So finally I decided that I have no other choice but to accept this version of events.
I also realised something, in case you asked: why I didn’t mention to John earlier I noticed a change in his communication, if it’s been going on since beginning of February? I think the main reason is that I have great difficulties with going from specific events to generalisation and commenting on specific events seemed like something that you’d say to a child so I’d rather not say anything. I did mention on the blog a few times, I think, that I noticed some positive changes, but for me that was more like expressing positive feelings, while it felt to me that if I say anything to John it will be seen as feedback, and feedback needs to be specific, therefore I felt like I’d better not say anything at all until I’m sure what’s going on.
I wonder BTW how a neurotypical person would deal with this situation.
So yesterday I felt like I have no choice but to accept the fact that he’s hiding the truth from me and pretend that I believe him. So I apologised for sending him silly emails the day before and said that he must have, in fact, changed subconsciously but I do appreciate it a lot.
That’s what I meant: – I said in one of my emails – you changed subconsciously. You actually said that possibly that’s what happened.
I think subconscious change for the better is always a good sign. It means you’re feeling happy, safe and content. That’s why you changed.
I may not be perfect but I will try to nurture conditions for more of those positive changes for you 🙂
Because of his changes for the better I was going to play the game ‘you changed, now I change’, but I guess it’s obvious from the above that I replaced it with ‘you changed, now you change even more’. Was it worth it John?
Just to make it clear for you, it’s not like I have problems with John. He understands that my blog is important and never mentioned a word that I should change or delete anything I post about him. I mean, he doesn’t read my blog regularly, but he’s coping really nicely with being on it.
But I know that autistic men can be stubborn about little things. Why? I don’t quite know but even if I did, it wouldn’t change anything.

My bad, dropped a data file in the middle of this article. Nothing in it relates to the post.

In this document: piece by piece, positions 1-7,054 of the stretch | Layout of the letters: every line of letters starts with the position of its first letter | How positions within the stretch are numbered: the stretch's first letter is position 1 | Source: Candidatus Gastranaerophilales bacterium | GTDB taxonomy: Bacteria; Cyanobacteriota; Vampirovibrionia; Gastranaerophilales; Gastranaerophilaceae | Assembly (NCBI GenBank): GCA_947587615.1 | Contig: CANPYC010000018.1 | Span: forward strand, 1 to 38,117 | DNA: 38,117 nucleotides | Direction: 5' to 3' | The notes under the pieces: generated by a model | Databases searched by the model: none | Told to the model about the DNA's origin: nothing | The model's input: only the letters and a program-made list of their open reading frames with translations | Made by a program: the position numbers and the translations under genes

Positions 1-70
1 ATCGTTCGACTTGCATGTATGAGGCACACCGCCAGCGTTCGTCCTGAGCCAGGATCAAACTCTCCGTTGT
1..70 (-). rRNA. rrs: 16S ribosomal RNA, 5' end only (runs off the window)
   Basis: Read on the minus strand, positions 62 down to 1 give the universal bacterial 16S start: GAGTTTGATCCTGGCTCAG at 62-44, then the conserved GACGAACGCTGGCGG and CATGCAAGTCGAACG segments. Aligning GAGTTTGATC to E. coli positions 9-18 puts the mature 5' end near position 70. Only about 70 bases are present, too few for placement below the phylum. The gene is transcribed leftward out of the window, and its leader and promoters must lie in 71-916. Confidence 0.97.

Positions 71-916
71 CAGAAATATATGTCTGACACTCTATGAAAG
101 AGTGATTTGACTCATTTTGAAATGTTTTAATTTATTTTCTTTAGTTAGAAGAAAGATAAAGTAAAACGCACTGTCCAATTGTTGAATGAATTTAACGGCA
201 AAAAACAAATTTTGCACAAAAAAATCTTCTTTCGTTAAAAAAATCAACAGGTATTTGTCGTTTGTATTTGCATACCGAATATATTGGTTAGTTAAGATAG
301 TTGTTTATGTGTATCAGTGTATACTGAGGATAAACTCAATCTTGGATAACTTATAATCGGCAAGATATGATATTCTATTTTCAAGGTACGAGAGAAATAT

A few years ago I came across a blog by a neurotypical woman who was in a relationship with an autistic man. She was making loads of effort trying to understand him and getting herself upset about it. Whenever she came up with any new theory, she would share it with him, in hope that he’ll understand himself and change. I’m not quite sure how that relationship survived. For me that treatment was reminiscent of emotional abuse, while for her it was ‘working on the relationship’.
The problem that I see here is that people often misinterpret reasons for our behaviour and that feels upsetting. However, if they get the reason right, it’s like 100 times worse! It makes me feel defenceless. And, you know, I often don’t understand the reason for my own behaviour. Maybe if my experience was different, I could see the reflection of myself in other people much more often, I’d feel differently, but for now every obvious effort that another person does to understand me feels like manipulation and emotional abuse. So I thought I’d spare that experience to John and instead I’d accept him, with all his imperfections.
I may occasionally be picking on him though. He has to be quite careful when he talks about his job and we talked about that yesterday. So I commented on the fact that it must be difficult to be him, when he has to hide things. He brought the conversation back to his work and I then said: But I meant in more general terms. You do hide a lot, don’t you?
He coped with it very well. But I got my little revenge. I may do that more often then.